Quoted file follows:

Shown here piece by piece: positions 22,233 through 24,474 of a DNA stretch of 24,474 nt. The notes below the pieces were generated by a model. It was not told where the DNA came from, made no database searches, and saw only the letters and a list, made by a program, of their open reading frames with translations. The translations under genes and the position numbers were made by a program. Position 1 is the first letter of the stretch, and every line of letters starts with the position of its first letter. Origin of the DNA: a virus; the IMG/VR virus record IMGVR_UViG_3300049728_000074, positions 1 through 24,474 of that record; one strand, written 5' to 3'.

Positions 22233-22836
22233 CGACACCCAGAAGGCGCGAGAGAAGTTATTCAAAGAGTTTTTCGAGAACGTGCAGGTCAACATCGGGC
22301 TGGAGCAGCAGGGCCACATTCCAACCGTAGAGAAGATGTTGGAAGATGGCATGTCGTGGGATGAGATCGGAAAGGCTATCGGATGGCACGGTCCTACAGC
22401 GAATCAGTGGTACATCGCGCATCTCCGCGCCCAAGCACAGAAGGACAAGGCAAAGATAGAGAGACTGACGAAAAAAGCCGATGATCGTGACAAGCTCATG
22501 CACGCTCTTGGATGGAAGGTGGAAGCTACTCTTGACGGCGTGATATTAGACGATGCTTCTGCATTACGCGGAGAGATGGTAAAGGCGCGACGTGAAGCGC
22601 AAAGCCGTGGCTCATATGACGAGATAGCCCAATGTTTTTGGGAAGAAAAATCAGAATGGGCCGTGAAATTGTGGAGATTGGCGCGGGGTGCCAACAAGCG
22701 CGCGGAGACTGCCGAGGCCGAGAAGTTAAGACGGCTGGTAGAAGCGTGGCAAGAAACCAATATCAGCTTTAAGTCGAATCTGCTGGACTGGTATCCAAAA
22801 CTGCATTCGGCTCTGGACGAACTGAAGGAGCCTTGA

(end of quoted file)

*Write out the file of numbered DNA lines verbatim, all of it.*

Shown here piece by piece: positions 22,233 through 24,474 of a DNA stretch of 24,474 nt. The notes below the pieces were generated by a model. It was not told where the DNA came from, made no database searches, and saw only the letters and a list, made by a program, of their open reading frames with translations. The translations under genes and the position numbers were made by a program. Position 1 is the first letter of the stretch, and every line of letters starts with the position of its first letter. Origin of the DNA: a virus; the IMG/VR virus record IMGVR_UViG_3300049728_000074, positions 1 through 24,474 of that record; one strand, written 5' to 3'.

Positions 22233-22836
22233 CGACACCCAGAAGGCGCGAGAGAAGTTATTCAAAGAGTTTTTCGAGAACGTGCAGGTCAACATCGGGC
22301 TGGAGCAGCAGGGCCACATTCCAACCGTAGAGAAGATGTTGGAAGATGGCATGTCGTGGGATGAGATCGGAAAGGCTATCGGATGGCACGGTCCTACAGC
22401 GAATCAGTGGTACATCGCGCATCTCCGCGCCCAAGCACAGAAGGACAAGGCAAAGATAGAGAGACTGACGAAAAAAGCCGATGATCGTGACAAGCTCATG
22501 CACGCTCTTGGATGGAAGGTGGAAGCTACTCTTGACGGCGTGATATTAGACGATGCTTCTGCATTACGCGGAGAGATGGTAAAGGCGCGACGTGAAGCGC
22601 AAAGCCGTGGCTCATATGACGAGATAGCCCAATGTTTTTGGGAAGAAAAATCAGAATGGGCCGTGAAATTGTGGAGATTGGCGCGGGGTGCCAACAAGCG
22701 CGCGGAGACTGCCGAGGCCGAGAAGTTAAGACGGCTGGTAGAAGCGTGGCAAGAAACCAATATCAGCTTTAAGTCGAATCTGCTGGACTGGTATCCAAAA
22801 CTGCATTCGGCTCTGGACGAACTGAAGGAGCCTTGA